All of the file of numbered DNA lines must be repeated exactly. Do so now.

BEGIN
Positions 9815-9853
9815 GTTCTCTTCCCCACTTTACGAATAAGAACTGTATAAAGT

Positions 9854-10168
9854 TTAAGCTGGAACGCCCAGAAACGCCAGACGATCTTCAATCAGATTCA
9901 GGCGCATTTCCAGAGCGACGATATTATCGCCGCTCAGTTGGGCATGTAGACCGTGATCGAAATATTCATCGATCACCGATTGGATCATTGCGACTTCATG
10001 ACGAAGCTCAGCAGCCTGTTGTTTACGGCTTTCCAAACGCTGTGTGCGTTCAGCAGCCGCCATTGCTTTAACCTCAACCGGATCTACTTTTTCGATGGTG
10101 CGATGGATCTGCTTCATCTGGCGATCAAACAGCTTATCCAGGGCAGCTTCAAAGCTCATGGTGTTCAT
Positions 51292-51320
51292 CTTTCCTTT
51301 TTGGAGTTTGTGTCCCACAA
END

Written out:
Positions 9815-9853
9815 GTTCTCTTCCCCACTTTACGAATAAGAACTGTATAAAGT

Positions 9854-10168
9854 TTAAGCTGGAACGCCCAGAAACGCCAGACGATCTTCAATCAGATTCA
9901 GGCGCATTTCCAGAGCGACGATATTATCGCCGCTCAGTTGGGCATGTAGACCGTGATCGAAATATTCATCGATCACCGATTGGATCATTGCGACTTCATG
10001 ACGAAGCTCAGCAGCCTGTTGTTTACGGCTTTCCAAACGCTGTGTGCGTTCAGCAGCCGCCATTGCTTTAACCTCAACCGGATCTACTTTTTCGATGGTG
10101 CGATGGATCTGCTTCATCTGGCGATCAAACAGCTTATCCAGGGCAGCTTCAAAGCTCATGGTGTTCAT
Positions 51292-51320
51292 CTTTCCTTT
51301 TTGGAGTTTGTGTCCCACAA